Adam Gopnik cuts to the core of the author's influence on the fantasy genre:
[T]he fantasy readers’ learned habit of thinking historically is an acquisition as profound in its way as the old novelistic training in thinking about life as a series of moral lessons. Becoming an adult means learning a huge body of lore as much as it means learning to know right from wrong.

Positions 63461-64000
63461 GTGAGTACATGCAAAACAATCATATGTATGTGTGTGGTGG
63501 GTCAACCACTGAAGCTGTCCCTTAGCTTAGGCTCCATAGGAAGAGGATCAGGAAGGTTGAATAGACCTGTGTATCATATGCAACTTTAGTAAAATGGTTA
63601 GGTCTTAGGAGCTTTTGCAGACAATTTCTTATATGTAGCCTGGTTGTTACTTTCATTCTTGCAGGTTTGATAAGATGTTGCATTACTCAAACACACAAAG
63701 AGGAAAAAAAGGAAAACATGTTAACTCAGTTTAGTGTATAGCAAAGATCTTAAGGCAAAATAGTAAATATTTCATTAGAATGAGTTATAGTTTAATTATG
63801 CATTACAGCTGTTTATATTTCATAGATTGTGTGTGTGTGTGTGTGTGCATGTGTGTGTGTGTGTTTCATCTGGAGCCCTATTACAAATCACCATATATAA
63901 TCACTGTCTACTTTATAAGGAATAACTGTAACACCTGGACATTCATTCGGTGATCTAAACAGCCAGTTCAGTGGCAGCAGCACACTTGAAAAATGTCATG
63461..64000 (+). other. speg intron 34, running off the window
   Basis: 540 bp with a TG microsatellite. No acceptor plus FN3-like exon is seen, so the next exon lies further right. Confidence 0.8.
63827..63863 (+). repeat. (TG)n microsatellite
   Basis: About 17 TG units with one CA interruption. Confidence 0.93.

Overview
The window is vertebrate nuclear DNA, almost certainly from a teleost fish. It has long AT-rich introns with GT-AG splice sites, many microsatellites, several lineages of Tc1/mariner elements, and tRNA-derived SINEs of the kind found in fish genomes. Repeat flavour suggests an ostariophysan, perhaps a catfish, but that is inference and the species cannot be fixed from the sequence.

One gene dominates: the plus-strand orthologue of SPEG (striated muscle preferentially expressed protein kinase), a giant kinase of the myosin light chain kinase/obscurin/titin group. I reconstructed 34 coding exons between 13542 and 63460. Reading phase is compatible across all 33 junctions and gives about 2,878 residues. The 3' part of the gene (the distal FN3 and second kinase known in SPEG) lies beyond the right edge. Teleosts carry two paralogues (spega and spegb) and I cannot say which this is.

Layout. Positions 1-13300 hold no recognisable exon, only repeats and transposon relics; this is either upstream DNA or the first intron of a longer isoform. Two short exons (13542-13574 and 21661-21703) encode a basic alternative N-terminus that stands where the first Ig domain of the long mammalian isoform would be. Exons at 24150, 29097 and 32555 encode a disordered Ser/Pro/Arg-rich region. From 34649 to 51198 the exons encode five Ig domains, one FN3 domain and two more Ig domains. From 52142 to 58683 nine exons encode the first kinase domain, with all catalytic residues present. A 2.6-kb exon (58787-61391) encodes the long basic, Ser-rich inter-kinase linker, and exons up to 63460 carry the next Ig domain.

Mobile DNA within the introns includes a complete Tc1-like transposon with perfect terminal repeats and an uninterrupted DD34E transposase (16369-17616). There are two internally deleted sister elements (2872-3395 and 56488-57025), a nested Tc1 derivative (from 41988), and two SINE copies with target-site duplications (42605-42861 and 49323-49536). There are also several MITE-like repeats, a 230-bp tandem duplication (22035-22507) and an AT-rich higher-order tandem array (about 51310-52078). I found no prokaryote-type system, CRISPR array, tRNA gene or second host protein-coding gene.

We mostly learn that lore in the form of conventions: how you hold the knife, where you put it, that John was the witty Beatle, Paul the winning one, that the North once fought the South. Learning in symbolic form that the past can be mastered is as important as learning in dramatic form that your choices resonate; being brought up to speed is as important as being brought up to grade. Fantasy fiction tells you that history is available, that the past counts. As the boring old professor [Tolkien] knew, the backstory is the biggest one of all. That’s why he was scribbling old words on the blackboard, if only for his eyes alone.